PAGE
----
Water Supply Considerations, Off-Grid In The Jungle

The jungle provides different sources of water. Those sources are; rain, natural springs, wells, rivers and creeks. In the jungle, where water is usually plentiful, you most likely have access to more than one source. Your water supply will also vary with the seasons.

Rain water is one of the best. It is a much softer water than well or spring, which can have a high content of minerals. For us, being situated in the Mountain Pine Ridge area, minerals are in abundance. Rain water washes and rinses very nicely. The rain water is collected by simply having gutters run to a holding tank. By adding a very small amount of bleach (approximately 5 oz. bleach per 1,000 gallons of water), it is drinkable water. During rainy season, you are in heaven. But come dry season, you want (and need) a second source…

Most mountainous jungles have several natural springs, or it is usually not too deep to find a water source and dig a well. A good spring can provide water year round. Our spring fortunately does not dry out! The best thing to do is isolate your spring to prevent wild life from contaminating it and add some fish which will eat mosquitoes and their larva or bacteria in the water. If you are lucky enough to have a spring above your holding tank, than all you have to do is install a pvc line and gravity will take care of filling up your tank. If not, as in our case, you need to run a line from the spring to your tank and use a water pump. You can get an electric or gas water pump, depending on your situation (is there an available power supply near your spring?). Keep in mind that a gas water pump is much more versatile.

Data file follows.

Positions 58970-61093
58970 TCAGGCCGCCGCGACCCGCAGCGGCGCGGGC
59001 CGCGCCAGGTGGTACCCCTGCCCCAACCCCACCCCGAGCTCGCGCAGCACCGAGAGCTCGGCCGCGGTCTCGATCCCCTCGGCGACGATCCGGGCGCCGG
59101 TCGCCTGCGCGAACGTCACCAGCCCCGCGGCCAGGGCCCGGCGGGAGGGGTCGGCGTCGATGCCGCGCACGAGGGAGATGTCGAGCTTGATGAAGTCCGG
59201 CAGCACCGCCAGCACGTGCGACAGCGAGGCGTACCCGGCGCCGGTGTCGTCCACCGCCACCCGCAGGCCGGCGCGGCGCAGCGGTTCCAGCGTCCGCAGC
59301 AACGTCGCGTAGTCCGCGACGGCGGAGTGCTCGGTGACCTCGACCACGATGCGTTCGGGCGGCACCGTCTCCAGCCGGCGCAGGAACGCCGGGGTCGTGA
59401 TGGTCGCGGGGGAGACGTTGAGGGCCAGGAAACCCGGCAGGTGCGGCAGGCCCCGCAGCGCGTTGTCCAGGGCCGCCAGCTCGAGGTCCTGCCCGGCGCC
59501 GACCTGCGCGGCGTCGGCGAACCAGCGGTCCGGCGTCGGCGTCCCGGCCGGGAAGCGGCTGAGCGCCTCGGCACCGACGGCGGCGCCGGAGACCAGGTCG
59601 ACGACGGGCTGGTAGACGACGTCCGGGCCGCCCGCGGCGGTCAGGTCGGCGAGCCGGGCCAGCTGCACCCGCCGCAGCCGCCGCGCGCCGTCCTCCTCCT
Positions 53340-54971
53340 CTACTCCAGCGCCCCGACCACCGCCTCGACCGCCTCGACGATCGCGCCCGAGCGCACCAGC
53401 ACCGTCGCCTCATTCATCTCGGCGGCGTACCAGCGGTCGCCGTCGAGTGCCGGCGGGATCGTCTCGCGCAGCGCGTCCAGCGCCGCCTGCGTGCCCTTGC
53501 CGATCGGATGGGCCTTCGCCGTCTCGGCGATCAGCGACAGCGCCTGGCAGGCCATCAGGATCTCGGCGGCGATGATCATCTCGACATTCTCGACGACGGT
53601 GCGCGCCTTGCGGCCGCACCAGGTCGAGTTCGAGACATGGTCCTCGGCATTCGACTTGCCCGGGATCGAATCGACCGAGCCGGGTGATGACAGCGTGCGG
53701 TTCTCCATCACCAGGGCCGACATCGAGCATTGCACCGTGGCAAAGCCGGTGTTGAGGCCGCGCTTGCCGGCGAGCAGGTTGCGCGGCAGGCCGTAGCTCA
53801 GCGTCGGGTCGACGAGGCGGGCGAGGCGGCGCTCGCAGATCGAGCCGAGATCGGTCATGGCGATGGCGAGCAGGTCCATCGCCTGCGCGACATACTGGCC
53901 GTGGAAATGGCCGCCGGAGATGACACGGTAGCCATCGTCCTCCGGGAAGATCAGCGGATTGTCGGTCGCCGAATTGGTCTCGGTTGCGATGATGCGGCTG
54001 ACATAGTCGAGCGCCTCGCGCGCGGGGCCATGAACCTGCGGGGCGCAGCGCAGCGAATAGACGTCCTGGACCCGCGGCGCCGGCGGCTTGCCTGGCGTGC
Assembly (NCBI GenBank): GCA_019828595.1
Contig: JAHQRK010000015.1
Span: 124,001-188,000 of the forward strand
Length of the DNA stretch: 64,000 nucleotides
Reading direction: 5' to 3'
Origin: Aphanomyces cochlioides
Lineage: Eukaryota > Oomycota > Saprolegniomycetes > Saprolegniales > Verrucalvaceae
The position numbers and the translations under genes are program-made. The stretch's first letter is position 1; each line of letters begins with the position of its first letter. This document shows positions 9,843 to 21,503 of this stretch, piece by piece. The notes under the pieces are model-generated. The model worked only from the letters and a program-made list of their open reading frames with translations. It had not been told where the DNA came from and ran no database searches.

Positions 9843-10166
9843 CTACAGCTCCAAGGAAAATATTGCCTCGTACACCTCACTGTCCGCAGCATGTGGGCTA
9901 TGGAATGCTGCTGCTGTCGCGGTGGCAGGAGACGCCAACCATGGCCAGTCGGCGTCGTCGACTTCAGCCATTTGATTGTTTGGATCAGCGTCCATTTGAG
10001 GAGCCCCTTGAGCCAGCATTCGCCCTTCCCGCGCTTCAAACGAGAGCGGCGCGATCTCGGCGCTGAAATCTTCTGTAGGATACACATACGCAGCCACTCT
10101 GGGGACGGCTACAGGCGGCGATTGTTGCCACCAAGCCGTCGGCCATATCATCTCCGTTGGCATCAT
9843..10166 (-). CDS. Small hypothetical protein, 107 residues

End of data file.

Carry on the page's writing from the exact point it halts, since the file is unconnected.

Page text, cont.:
Well water is basically the same type as the spring. This water is usually good to drink. But due to the high content of minerals, we prefer consuming it in a limited quantity. For cooking (soup, pasta…) and for coffee it is perfect. When working outside and drinking 1 to 2 gallons a day, we prefer bottled water. One other disadvantage with high mineral content is a build up in your shower, sinks and toilet. If you don’t stay on top of it, it can become a real chore to remove. The only problem with a well if you don’t already have one is, to figure out where to dig! We were lucky as there was already an 18’ hand dug one on our land. If you don’t have one, hopefully there’s an old water witch or wizard with a magic stick in your neighborhood!

Creeks and rivers are an abundant source of water although some, especially creeks, can dry out during a very dry season. Being well aware of what is upstream on the creeks and rivers is very important. As they are widely used by people and animals, so there will be lots of foreign matters introduced to this body. When it rains, the run off from the hills and mountains make this water murky, caused by mud and along with that will be logs and/or fallen trees and anything else that is loose in the underbrush. It is basically, one of mother natures cleaning mechanisms. In our situation, with a creek that hasn’t dried out as far as anyone can remember, it is very good water (with basic filtration) for most everything, except for consumption.

A good idea is to install one of those basic ‘under the sink’ water filter somewhere along your supply line.